St. Petersburg, Russia —
Russia and China should boost their energy cooperation, including increasing their oil trade, which could lead to the establishment of new benchmarks and raise the two countries' clout in the market, the head of Rosneft said Thursday.
"With oil production growth and respective increase in hydrocarbons trading, we'll be able to establish new marker blends and impact price setting," Rosneft CEO Igor Sechin said at the St Petersburg International Economic Forum, with Chinese President Xi Jinping in Moscow for a state visit with Russian President Vladimir Putin.
Russia remained China's top crude oil supplier in 2018, boosting shipments 20% year on year to 1.436 million b/d, according to Chinese customs data.
Sechin added that trading in the countries' currencies would give the ruble and the yuan greater status and reduce the risk of exposure to US sanctions by avoiding US dollar transactions. China and Russia have over the past year discussed a new cross-border direct payment system to facilitate trade using the yuan and ruble, as both nations have seen relations with the US fray.
Russia is currently subject to sanctions that limit access to Western financing and certain types of oil technology, and faces the prospect of further sanctions being imposed on its use of the dollar and extended limitations on Western companies' involvement in Russian energy projects. Chinese officials are grappling with a similar degree of uncertainty over how to cope with new tariffs, and prevent more being introduced in future.
CNPC Chairman Wang Yilin was in agreement with Sechin, saying that their countries would be promoting relations of "a new type," free from protectionism and aimed at geopolitical stability.
"Strengthening of energy cooperation is key to energy security and an open world economy. Oil and gas have always been the cornerstone of the development of bilateral relations," Wang said at the forum.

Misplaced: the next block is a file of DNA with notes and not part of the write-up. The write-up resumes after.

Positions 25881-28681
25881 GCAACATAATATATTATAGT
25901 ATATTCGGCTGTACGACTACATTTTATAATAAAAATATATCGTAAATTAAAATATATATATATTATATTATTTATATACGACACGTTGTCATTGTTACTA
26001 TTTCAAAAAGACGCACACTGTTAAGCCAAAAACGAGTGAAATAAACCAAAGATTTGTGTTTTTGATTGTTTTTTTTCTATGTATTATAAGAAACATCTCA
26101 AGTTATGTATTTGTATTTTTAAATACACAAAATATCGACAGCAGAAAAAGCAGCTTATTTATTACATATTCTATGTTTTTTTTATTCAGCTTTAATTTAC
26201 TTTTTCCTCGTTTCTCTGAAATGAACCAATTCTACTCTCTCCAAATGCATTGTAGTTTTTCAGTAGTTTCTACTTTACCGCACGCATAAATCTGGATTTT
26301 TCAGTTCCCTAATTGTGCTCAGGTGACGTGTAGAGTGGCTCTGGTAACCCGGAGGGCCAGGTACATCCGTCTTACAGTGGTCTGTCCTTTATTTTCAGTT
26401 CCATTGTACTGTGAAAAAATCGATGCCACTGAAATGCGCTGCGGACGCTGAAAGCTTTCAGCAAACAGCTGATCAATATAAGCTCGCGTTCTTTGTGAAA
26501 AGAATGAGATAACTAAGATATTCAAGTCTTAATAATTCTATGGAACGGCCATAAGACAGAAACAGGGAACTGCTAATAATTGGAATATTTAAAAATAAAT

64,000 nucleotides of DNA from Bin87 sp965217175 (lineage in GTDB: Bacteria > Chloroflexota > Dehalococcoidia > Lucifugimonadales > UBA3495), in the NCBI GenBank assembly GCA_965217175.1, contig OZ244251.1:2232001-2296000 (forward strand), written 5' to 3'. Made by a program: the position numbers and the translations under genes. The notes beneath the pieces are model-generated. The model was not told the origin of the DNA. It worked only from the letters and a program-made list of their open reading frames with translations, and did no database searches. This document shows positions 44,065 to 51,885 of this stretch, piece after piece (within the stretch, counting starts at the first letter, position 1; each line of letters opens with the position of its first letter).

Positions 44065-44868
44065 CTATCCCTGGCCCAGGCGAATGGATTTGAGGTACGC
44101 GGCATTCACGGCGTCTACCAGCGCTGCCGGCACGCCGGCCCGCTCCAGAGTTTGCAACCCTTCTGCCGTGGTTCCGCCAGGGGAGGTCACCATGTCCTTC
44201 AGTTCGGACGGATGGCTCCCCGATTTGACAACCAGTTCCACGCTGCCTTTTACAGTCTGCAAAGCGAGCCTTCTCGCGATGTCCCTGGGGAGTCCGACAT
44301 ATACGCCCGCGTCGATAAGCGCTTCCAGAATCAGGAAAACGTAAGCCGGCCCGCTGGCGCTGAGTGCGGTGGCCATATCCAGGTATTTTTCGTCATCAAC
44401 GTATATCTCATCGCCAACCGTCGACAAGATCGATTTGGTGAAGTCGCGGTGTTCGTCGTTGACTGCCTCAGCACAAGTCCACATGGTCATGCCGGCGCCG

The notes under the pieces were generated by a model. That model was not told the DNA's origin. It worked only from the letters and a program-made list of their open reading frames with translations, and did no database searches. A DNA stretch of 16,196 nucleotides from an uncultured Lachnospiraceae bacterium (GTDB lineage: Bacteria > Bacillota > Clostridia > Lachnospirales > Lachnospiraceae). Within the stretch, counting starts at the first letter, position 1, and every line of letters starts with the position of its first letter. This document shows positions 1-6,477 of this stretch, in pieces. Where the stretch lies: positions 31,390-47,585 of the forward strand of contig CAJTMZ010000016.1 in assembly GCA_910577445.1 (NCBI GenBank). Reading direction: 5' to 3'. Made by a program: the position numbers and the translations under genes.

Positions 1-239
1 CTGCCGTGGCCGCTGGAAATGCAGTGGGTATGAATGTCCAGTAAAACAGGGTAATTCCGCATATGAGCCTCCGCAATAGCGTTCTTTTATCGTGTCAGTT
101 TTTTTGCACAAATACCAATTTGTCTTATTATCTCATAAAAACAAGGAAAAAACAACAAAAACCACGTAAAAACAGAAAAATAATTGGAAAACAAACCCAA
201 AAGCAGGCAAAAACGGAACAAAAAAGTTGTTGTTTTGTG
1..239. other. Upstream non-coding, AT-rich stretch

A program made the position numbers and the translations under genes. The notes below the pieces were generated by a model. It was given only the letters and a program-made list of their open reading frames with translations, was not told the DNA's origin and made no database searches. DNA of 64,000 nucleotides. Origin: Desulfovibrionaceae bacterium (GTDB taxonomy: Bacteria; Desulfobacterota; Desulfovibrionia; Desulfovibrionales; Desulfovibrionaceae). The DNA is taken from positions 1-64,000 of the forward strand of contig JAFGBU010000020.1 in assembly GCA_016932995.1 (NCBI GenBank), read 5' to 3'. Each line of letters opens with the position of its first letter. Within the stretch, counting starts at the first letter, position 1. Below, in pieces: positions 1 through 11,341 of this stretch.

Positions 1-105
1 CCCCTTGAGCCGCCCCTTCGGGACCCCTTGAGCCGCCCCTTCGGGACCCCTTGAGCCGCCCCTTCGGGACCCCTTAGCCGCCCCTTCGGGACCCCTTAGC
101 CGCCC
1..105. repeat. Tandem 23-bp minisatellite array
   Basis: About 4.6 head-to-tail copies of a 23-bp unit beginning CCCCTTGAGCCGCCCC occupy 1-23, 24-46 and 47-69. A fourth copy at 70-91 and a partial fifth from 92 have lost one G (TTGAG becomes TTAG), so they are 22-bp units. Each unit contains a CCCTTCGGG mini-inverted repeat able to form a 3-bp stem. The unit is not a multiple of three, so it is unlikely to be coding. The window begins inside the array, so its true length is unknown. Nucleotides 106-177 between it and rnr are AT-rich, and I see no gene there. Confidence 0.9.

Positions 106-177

Sechin, a close ally of Russian President Vladimir Putin, said that Russia should look eastward for growth in its vital oil sector, with the Asia-Pacific region already the biggest consumer and net importer of hydrocarbons.
"Russia-China cooperation can become a significant force to stabilize energy markets," he said. "We can conduct a joint balanced energy policy, in our own interests and in the interests of our partners."
Sechin said his company is seeking to develop new production centers in East Siberia, the Arctic and the Far East to "allow us to hedge risks related to insufficient investments into the development of conventional oil reserves."
Russia's Arctic is among the regions that can become a driver of output growth, with Rosneft's resources in the area estimated at 2.6 billion mt. Those resources, which contain crude "of premium quality," require further exploration work, but preliminary estimates suggest output in the area could reach up to 100 million mt/year, or more than 2 million b/d, by 2030, Sechin said.
Russia's government is working on draft legislation to offer "special measures of state support for investment projects in the Arctic area," Sechin said.
Development of the Northern Sea Route that runs from Asia to Europe via the Arctic waters will also accelerate shipments from eastern Asia to Europe and reduce costs by 15%, he said, adding that the route is beneficial for China as well.
--Nadia Rodova, email@example.com
--Edited by Alisdair Bowles, firstname.lastname@example.org